While the past two years of virtual and blended learning have been unusual and empowering for students across the country, Carol Hockett, Hinsta Family Director of School and Family Programs at the Herbert F. Johnson Museum of Art in India Cornell University, was determined to expand the classroom experience for K-12 students in the greater Ithaca area through art.
For years, Hockett led K-12 field trips at the Johnson Museum. Since the start of the COVID-19 pandemic, Hockett has begun leading field trips through virtual classroom instruction. Additionally, over the past year, Hockett has made school visits as classes have returned in person. Hockett has made more than 350 virtual school tours, and in 2021 she reached more than 6,100 students through her classes.
When it comes to course content, Hockett expects each course to be unique based on a given teacher’s current curriculum.
“We take the art resources and build that connection to the curriculum so you have an enhanced learning experience that connects to the museum and the wider art world,” Hockett said.
Jenna Griffith, an eighth-grade English teacher at Dryden Middle School, involved her classes in Johnson Museum programs for three years.
“What we learn in ELA connects very well to art. Students learn to identify metaphors and patterns in paintings,” Griffith said.
Griffith used one of these exhibits at the Johnson Museum to teach about migration in the context of crises.
“The artwork in one particular exhibit was made by refugees and immigrants, so it was powerful for students to see the same concepts we discuss in class in the modern, real world through art” , said Griffith.
Other teachers praised Hockett’s methods. Rebecca Siegrist, a sixth-grade social studies teacher at Boynton Middle School in Ithaca, told The Sun that Hockett provides an affirmation of support for students’ ideas, encouraging them to think freely and confidently.
“Students make so many analogies and really take the artwork to heart. They are critical thinkers and rise to the occasion because [Hockett’s classes] are something that sparks a lot of curiosity in them,” Griffith said.
When the Johnson Museum hosted in-person field trips before the pandemic, for many students, the Johnson was often the first art museum they went to, and Cornell was the first college campus they ever put their feet on. feet.
“For many, this is the first and only art museum they have visited, and perhaps their first trip to a college campus, or their first interaction with artwork from another culture. So it’s a very transformative experience. We look forward to the return of this day. Hocket said.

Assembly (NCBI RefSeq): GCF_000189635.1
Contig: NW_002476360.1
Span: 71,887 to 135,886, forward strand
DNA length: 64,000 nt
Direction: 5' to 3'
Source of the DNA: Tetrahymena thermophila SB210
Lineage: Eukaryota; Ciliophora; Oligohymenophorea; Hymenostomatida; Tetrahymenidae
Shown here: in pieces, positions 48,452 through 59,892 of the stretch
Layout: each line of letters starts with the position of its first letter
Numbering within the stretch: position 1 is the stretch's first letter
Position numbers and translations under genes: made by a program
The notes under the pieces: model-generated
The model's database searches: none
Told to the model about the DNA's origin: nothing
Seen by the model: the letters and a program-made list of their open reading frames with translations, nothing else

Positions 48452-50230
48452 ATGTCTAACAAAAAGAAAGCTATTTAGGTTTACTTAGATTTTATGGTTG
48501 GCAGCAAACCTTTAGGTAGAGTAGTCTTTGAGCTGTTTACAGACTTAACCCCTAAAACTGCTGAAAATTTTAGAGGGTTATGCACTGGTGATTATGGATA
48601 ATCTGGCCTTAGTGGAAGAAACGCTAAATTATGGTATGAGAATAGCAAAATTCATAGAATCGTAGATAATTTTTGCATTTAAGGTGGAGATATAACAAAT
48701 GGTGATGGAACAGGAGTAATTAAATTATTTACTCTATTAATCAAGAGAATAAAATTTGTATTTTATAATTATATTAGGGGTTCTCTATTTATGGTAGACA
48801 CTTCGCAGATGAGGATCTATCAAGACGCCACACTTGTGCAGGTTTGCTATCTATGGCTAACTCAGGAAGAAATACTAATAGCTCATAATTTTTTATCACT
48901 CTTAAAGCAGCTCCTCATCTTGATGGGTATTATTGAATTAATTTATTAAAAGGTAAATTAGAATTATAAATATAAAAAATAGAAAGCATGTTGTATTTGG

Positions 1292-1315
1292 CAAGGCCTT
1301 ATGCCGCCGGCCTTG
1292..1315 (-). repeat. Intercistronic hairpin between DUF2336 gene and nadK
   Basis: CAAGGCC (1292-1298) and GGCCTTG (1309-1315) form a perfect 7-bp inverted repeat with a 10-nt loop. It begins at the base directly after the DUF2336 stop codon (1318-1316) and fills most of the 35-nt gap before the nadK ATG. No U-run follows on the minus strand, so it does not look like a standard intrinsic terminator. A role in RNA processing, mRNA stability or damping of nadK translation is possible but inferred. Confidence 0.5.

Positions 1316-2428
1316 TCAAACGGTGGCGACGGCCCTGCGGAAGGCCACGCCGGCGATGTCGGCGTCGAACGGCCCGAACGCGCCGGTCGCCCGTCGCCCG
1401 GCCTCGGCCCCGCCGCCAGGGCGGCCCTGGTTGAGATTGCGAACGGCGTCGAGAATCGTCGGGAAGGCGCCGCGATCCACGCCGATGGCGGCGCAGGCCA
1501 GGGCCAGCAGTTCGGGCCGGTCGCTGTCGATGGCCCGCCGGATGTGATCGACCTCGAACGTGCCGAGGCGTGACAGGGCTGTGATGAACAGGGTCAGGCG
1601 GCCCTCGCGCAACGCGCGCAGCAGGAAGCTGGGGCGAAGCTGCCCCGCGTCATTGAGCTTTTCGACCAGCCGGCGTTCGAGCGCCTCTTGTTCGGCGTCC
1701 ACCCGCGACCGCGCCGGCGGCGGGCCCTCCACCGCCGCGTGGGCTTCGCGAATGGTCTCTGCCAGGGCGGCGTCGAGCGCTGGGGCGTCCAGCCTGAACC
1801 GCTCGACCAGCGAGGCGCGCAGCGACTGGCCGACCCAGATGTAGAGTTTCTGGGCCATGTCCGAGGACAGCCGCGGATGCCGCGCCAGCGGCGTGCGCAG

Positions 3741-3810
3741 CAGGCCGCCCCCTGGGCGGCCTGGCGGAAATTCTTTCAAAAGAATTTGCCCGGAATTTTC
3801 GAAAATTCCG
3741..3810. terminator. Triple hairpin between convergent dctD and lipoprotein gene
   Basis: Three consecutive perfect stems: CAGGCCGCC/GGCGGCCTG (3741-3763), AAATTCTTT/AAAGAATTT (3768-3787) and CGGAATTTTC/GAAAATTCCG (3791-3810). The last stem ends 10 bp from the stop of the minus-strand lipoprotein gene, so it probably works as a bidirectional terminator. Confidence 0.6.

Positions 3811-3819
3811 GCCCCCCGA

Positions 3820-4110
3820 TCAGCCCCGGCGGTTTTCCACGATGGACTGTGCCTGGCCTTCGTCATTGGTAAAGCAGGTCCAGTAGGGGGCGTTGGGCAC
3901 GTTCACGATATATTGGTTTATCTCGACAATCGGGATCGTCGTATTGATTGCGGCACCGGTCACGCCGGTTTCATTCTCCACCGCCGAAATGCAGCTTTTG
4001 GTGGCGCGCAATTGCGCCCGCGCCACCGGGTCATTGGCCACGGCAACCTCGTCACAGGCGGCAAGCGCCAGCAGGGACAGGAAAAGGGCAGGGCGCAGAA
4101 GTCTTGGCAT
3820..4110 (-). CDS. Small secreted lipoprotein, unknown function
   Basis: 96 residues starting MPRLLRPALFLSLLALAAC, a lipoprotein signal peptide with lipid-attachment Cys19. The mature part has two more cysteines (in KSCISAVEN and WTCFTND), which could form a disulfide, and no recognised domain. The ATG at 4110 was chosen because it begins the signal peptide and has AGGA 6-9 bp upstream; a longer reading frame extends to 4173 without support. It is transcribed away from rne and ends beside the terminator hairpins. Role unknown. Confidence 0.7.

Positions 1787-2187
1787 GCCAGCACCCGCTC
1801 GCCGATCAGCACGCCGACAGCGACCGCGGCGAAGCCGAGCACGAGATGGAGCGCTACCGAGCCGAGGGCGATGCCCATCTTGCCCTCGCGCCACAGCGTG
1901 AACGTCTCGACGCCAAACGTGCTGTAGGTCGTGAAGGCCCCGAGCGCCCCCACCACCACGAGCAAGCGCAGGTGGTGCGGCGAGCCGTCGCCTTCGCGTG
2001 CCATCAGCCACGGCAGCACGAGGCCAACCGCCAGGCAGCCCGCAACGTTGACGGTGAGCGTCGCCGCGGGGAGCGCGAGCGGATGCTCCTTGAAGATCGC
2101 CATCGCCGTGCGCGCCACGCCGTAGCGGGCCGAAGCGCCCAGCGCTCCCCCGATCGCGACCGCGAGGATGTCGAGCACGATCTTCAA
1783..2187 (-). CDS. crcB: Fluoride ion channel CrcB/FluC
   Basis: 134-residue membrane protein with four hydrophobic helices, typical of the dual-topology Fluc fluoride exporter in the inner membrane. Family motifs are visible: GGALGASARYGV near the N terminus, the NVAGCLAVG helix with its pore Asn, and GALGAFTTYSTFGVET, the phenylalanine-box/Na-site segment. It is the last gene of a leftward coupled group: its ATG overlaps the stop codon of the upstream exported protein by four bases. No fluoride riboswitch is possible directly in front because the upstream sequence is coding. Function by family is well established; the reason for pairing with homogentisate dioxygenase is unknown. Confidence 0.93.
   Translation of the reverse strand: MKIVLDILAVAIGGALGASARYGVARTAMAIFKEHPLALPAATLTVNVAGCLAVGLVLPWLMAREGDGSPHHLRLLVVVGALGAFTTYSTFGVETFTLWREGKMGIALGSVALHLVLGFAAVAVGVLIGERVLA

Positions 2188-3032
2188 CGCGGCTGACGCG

With Cornell University protocols currently prohibiting K-12 field trips at Johnson, Hockett’s virtual classes fill that gap.
“Even though we’re not at the museum in person, it was still an enriching learning experience,” Griffith said.
Siegrist explains in more detail how Hockett and Johnson were able to take advantage of virtual learning and provide students with unique digitized works of art.
“We were learning about ancient China, and one of the works of art [Hockett] virtually a 3D model of the Great Wall of China that students could manipulate on screen. My students, especially my computer science students, were fascinated by how an object on a 2D screen could look like 3D,” Siegrist said.
Siegrist also notes that virtual learning has the added benefit of allowing students to focus on a single work of art instead of being distracted by everything else in the museum.
Most importantly, Johnson Museum programs have had a lasting impact on students.
“Students came to me a month later during their lunches and study halls to tell me about an exhibition [about immigration]. It really changed their lives because it changed how they felt about their classmates and their community… They didn’t just think about it at the museum, it’s something they really spent time on treat, read and talk to their families,” Siegrist mentioned.
While the Johnson Museum remains closed to those outside of the direct Cornell community, pre-K through 12 students in the greater Ithaca area remain excited to continue participating in programs.
“Whenever Carol joins us virtually or in person, my students always ask me ‘when will she be back? right away,” Siegrist said.
Correction, March 7, 10:05 a.m.: An earlier version of this story incorrectly stated that Hockett’s class had reached 1,600 students and incorrectly stated that she had made 350 in-person visits. She made 350 virtual tours and her classes reached 6,100.